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A Better Partnership


Mar 2021
March 30, 2021

Rutgers University Requires COVID-19 Vaccination

In what appears to be the first action of its kind, Rutgers University is requiring its on-campus students to obtain a COVID-19 vaccine. Specifically, students who will be taking on-campus classes for the fall 2021 semester must be vaccinated. At this point faculty and staff are not required to get vaccinated, but they are strongly encouraged to get vaccinated.
Rutgers has partially based their decision upon reassurances from the federal government that everyone will have access to COVID-19 vaccinations by the end of May. Rutgers emphasized that widespread vaccinations will help the University return to pre-pandemic normal: in-person classes, campus activities, etc.
Notably, Rutgers has also received approval from the state of New Jersey to administer COVID-19 vaccinations once they become available. It is unclear when Rutgers will receive any of the vaccine distribution, but this issue highlights an important best practice: if you require vaccinations, it is important to provide access. However, Rutgers has asked students to sign up to receive the vaccine as soon as possible rather than waiting to receive a vaccine at Rutgers.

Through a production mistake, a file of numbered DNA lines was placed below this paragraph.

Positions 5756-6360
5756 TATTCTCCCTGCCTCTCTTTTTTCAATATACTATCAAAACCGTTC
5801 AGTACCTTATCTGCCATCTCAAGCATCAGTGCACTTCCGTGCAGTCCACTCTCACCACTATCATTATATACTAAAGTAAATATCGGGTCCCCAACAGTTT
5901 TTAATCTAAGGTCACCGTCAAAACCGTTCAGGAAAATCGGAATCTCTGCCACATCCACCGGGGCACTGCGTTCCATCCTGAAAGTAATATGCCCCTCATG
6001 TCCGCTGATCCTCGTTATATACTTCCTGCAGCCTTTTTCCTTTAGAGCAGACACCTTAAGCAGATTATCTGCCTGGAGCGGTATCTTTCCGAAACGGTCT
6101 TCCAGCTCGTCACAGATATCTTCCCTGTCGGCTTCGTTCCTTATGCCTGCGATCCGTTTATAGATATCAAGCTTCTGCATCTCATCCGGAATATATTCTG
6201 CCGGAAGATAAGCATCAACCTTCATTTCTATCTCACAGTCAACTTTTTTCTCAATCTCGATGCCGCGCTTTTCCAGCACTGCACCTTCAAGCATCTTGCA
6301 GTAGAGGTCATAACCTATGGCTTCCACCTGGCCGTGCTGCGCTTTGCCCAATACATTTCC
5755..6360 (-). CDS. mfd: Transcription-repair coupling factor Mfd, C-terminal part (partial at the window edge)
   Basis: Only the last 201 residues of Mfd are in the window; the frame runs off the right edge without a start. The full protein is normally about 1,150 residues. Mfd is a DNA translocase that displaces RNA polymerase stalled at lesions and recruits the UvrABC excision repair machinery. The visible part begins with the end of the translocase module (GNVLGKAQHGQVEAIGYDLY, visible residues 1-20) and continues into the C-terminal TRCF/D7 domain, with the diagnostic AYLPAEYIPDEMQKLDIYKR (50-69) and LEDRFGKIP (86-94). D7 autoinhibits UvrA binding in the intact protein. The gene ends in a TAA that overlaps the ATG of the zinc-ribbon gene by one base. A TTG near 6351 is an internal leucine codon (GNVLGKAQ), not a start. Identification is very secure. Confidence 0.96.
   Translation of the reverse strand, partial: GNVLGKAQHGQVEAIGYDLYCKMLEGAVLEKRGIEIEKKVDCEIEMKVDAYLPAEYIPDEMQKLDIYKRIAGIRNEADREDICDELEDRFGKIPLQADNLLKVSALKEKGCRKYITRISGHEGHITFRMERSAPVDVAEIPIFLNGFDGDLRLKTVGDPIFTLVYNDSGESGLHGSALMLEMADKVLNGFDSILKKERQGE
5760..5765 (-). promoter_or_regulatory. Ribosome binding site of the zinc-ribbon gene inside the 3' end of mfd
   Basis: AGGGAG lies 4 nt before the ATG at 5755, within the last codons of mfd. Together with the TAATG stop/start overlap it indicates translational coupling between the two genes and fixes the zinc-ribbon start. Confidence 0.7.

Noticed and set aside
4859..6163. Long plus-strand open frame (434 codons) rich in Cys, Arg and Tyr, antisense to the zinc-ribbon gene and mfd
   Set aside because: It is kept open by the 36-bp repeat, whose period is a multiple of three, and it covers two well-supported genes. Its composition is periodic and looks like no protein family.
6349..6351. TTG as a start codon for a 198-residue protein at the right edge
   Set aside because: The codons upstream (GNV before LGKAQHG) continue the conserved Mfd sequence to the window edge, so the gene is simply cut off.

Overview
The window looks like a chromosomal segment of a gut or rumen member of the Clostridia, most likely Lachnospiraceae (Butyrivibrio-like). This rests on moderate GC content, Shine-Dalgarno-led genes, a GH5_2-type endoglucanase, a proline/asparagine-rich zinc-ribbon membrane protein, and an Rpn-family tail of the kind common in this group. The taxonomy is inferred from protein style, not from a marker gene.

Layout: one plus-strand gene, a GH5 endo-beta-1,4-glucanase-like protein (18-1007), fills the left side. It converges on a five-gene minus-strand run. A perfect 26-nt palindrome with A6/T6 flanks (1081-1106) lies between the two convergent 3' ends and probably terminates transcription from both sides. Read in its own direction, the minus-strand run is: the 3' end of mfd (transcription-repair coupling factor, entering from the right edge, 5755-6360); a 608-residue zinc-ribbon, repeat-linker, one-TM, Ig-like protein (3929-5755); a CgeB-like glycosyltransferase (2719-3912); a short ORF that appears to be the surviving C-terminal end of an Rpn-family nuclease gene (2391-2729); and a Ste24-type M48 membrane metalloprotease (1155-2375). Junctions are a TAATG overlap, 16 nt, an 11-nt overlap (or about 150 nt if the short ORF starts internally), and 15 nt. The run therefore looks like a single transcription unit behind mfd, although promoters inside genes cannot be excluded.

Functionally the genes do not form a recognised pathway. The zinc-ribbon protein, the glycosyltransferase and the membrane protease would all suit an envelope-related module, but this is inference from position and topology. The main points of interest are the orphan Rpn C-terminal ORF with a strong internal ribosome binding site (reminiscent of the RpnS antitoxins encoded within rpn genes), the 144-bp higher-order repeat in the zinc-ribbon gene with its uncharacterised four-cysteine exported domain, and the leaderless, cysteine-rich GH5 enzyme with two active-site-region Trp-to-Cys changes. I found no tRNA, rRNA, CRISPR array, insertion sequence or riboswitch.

As expected, even with such a mandate, exceptions are allowed under the policy. Students may request exemptions from vaccination based on medical or religious reasons, and students who are not attending in-person classes will not be required to get vaccinated. Note, any institutions contemplating vaccine requirements should ensure they provide both medical and religious exceptions.
Rutgers’ vaccine requirement could cause problems for students who are not yet 18 years of age, as only one of the three COVID-19 vaccines are authorized for individuals under the age of 18. Accordingly, Rutgers encouraged students aged 16-17 to receive the Pfizer vaccine, as it is the only one available to them.
It is likely we will see more vaccine requirements as we approach the fall semester, and it will be important to monitor how these vaccine requirements are treated because there is little legal guidance on the ability for higher education institutions to require vaccinations. Two United States Supreme Court cases from the early 20th century upheld vaccine requirements imposed (or authorized) by state and local governments, citing a state's power to govern for the public health and welfare of its citizens. However, whether a higher education institution is able to require vaccines, without explicit authorization from the state, will likely be litigated in the days to come. Lawsuits related to employee vaccine requirements are already turning up in the courts, and we expect to see the same in the higher education area.
If you have questions about higher education COVID-19 vaccination requirements, please reach out to Jason Byrne or Lexi Woods of Warner's Higher Education Industry Group.

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